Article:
We would definitely recommend having a look on the Money Saving Expert for useful advice on any number of ways to cut bills and save money that may help you during this time. This information gets updated regularly so it’s great for keeping you well informed about any changing Government advice. They also have a budget planner which is great to help you plan each month.


  • Take out a Share Secured Loan.

If you’re worried about using your hard earned savings then why not take out a Share Secured Loan at 6.7% APR with SUCB? This is great if you need some cash but want to continue to build your savings at the same time.


  • Resist online retail shopping.

Lockdown saw a surge on impulse purchases so if it’s not essential try and resist the temptation to splurge. Instead why not put the money you were going to spend into your credit union savings account?


  • Have a look at a variety of Food Budgeting tips and ideas – we have included links to several of these below:-


BBC Food Collections


Asda Budget Meals under £1


Goodto: Cheap Family Meals


Savings4SavvyMums 50 Budget Meals


Get the Too Good to Go app which allows you to find and buy food that would otherwise go to waste, enabling you to pick up fresh food at discount price and save on waste.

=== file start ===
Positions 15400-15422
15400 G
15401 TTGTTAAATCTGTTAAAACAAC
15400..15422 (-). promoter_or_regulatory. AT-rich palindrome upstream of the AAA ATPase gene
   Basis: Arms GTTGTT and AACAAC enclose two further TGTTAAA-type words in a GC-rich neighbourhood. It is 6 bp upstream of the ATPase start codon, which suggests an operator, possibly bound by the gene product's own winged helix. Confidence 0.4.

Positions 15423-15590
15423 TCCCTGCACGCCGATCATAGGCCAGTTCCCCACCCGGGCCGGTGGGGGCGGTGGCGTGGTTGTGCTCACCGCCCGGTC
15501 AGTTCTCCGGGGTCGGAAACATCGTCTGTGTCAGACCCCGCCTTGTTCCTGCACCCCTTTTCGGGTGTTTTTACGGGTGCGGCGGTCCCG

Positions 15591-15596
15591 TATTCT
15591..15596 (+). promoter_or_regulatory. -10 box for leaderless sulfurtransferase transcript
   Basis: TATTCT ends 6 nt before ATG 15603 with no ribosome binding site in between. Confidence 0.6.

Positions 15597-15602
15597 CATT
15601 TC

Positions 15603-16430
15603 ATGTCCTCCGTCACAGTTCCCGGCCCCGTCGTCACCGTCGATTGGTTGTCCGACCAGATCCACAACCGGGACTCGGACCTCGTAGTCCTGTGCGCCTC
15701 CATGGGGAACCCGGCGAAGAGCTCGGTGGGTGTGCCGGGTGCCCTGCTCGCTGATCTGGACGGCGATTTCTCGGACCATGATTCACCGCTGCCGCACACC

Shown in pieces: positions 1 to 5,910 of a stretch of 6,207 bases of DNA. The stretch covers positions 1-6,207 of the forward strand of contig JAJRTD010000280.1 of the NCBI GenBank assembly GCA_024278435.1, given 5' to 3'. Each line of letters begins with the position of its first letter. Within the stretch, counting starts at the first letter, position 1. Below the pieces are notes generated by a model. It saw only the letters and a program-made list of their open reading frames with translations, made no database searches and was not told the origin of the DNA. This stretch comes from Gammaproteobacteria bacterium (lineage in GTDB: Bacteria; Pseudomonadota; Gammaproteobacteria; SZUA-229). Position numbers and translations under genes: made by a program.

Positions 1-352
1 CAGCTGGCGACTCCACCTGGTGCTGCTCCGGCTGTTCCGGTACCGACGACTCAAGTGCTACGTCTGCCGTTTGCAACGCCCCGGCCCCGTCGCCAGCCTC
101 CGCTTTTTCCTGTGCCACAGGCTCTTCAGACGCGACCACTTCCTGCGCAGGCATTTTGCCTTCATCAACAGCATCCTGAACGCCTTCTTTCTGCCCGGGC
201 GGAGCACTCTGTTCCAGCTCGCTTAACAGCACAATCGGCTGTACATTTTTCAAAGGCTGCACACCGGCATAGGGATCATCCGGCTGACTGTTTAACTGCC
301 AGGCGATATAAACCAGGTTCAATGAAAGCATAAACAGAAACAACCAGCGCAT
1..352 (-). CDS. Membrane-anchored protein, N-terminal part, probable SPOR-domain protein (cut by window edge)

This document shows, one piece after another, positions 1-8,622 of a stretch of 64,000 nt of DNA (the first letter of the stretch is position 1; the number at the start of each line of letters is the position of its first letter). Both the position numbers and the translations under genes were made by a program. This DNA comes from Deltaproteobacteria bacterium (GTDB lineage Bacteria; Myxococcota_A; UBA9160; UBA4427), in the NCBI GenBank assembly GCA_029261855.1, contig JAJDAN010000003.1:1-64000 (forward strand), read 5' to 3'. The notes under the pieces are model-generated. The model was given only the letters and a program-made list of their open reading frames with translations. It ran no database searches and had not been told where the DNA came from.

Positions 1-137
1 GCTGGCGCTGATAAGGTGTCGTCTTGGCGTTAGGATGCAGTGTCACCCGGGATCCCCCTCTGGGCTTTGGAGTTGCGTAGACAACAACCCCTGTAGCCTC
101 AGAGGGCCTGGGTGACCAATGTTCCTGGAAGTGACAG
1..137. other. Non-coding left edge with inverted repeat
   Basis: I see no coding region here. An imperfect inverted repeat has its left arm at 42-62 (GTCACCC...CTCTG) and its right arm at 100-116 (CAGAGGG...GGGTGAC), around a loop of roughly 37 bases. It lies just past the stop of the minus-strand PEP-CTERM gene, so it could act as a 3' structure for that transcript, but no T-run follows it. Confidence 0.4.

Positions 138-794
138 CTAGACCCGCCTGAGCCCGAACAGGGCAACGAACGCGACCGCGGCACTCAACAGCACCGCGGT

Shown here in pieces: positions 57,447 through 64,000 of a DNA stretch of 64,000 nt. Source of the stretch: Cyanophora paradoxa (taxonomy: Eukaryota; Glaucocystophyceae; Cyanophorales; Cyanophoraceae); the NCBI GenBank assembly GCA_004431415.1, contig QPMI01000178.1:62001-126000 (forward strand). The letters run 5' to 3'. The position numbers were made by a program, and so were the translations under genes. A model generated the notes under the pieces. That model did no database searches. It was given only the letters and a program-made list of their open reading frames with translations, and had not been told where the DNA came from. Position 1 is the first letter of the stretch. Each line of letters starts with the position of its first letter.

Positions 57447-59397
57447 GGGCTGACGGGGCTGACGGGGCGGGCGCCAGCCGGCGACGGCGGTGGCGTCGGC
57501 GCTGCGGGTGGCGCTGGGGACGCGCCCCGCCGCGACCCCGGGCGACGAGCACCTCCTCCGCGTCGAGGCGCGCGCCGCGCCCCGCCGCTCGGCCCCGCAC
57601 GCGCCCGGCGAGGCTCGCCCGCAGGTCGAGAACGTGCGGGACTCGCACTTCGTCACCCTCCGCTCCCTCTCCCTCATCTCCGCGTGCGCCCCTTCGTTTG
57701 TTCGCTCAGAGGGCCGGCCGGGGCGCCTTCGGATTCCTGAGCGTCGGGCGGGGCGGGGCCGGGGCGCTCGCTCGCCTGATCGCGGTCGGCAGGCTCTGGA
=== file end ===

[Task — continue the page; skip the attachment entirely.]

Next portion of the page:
We have put together a number of useful articles that may be of interest in relation to the current hardships relating to energy and the cost of living crisis. We hope you find these useful and we will keep them updated as new information comes to light over the coming months.

New Energy Tariffs



Please note that those who are still on a fixed-term tariff will not see any change until that ends.


How much is the cap increasing by?


The Government confirmed on 8th September that the cap will be limited to £2,500. It’s important to note that the figures are based on an average consumption of 2,900kwh of electricity and 12,000kwh of gas so your own bill will differ from the headline average.